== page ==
Tuesday, January 16, 2007

What Gets Measured Gets Done

Michael O'Hanlon is a co-author (along with Jason H. Campbell) of the Brookings Iraq Index report that we have discussed in several recent posts.

In a recent Brad DeLong post

(Grasping Reality with Both Hands: Brad DeLong's Semi-Daily Journal: Matthew Yglesias and His Commenters Look at the Brookings Institution, Michael O'Hanlon, and Jeff Herf)

I came across the following quote (originally posted here as a comment to Matthew Yglesias post) and found it interesting and relevant to the mission of this site (emphasis added):

Also of note, the one guy in Brookings who was actually right about the whole mess, that is, Ivo Daalder, isn't working there anymore. As for the Hanlon's (sic) major contribution to the war of ideas, the Iraq index, the best I can say is that this is a very American idea: the idea that problems can be analyzed and solved if we only quantify them and measure them.

Posted by: Nick Kaufman on January 14, 2007 12:22 AM

My reading is that O'Hanlons' and Brookings' Iraq Index is useful exactly because
  1. it works hard at identifying the key factors that give us clues to how things are really going in Iraq, and
  2. it does the heavy lifting work of pulling the measurements of these factors together in a single place and making them available for others to examine and think about.
Simply quantifying and measuring key factors (while necessary) cannot be sufficient to solve the problems we face. Once we have the data, different individuals may formulate different and even contradictory analyses and that too is useful. By the way, it is clear from the Iraq Index report itself that they are only presenting some of the required data and that one would be wise to treat some of the individual measurements with due caution. So, at least for me, I don't see them saying that measurement leads automatically to solution.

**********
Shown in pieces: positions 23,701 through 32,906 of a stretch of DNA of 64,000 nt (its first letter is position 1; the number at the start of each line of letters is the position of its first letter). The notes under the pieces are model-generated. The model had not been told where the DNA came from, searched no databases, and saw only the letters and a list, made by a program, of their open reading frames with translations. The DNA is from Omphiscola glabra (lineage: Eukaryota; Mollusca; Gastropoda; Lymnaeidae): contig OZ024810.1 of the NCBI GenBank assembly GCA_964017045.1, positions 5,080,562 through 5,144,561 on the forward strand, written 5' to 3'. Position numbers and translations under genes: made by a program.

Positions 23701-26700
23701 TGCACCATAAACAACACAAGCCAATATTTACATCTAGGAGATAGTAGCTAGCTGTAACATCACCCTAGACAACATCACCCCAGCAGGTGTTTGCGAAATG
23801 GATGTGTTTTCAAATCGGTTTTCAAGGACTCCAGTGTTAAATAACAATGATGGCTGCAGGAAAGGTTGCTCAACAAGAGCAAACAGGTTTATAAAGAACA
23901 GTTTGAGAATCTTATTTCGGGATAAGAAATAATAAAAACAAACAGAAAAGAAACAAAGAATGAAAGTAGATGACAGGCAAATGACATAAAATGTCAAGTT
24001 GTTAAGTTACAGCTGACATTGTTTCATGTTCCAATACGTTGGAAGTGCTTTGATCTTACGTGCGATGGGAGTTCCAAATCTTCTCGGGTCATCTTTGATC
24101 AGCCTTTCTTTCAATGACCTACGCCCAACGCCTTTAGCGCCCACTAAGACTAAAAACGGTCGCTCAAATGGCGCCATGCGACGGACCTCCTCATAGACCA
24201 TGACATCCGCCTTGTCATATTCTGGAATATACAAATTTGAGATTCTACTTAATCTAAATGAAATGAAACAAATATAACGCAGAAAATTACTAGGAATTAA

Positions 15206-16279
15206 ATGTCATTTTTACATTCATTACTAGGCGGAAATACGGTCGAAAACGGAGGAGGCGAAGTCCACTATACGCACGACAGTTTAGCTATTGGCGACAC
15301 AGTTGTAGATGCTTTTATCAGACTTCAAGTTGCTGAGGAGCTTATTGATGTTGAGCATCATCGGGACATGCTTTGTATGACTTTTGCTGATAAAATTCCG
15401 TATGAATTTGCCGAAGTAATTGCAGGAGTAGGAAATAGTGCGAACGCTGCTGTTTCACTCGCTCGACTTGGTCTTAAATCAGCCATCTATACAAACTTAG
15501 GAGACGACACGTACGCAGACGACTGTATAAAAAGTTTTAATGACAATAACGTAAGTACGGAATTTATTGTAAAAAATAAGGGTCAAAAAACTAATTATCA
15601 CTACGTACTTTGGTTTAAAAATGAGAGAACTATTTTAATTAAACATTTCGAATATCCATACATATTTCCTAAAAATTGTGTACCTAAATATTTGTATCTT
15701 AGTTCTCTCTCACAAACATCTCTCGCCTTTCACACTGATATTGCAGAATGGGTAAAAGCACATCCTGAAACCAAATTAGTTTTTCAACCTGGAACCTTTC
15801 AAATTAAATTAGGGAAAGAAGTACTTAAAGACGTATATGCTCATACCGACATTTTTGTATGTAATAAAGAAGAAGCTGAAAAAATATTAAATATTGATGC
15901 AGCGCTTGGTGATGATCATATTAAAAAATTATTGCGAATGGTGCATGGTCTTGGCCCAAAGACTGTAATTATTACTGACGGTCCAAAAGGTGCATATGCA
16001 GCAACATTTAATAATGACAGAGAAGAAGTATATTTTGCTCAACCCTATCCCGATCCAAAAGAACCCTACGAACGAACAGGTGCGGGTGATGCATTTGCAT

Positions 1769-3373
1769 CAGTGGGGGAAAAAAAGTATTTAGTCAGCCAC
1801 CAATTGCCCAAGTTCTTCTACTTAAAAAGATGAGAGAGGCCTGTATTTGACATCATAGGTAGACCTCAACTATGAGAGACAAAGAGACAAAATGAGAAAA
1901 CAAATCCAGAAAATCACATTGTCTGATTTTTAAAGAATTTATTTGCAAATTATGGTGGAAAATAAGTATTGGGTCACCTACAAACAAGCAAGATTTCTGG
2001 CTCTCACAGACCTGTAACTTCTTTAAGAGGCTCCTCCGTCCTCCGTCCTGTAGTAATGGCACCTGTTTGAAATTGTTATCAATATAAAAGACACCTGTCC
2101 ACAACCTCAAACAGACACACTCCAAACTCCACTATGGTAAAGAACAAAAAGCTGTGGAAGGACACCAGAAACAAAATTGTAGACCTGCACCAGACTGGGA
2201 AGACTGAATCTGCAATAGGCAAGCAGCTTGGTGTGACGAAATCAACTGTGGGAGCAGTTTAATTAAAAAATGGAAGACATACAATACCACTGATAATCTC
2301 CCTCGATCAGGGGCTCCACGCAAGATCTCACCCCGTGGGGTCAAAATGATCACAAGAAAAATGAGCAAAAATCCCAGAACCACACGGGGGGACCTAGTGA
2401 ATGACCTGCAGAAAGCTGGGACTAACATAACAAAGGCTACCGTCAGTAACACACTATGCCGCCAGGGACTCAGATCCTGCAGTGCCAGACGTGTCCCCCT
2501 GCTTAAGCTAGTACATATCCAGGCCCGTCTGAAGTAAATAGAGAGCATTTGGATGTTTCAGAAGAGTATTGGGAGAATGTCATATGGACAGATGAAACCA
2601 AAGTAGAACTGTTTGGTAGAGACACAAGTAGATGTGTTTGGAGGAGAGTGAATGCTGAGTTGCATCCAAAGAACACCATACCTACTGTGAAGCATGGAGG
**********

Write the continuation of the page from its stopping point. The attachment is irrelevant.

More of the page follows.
The converse of the proposition that "problems can be analyzed and solved if we only quantify and measure them" is likely to be more on target. Namely something like:
If we don't identify the key factors, quantify them, measure them, make them available to others, analyze them, and discuss them, then this will severely limit our individual and collective ability to understand the problems we face.
Under this new framing (effective measurement leads to greater understanding), we also note that the identification of potential solutions will be sharply limited, much more difficult, and much more a matter of guesswork when such measurement is absent.

One other benefit of a measurement-aided approach is that when a given solution (an intervention) is initiated, the next measurements of these same key factors will provide the essential grist for determining whether that intervention is delivering on its promise.

In other words we might want to designate the idea: what gets measured, gets done as the bugle call order of the day, knowing that measurement, sharing, and collaboration can help us at each step along the way from problem definition to proof that our solutions have actually worked.

In future posts, we will make an attempt to build further on the work started in the Iraq Index and on the measurement work we can cull from other Iraq sources so as to add some substance to the theoretical statements of this post.

In my view, if we are going to find and implement a solution to the deteriorating Iraq situation, we need more quantification, measurement, sharing, analysis, and collaboration and that extensions to and improvements on the Iraq Index can help pave the way.

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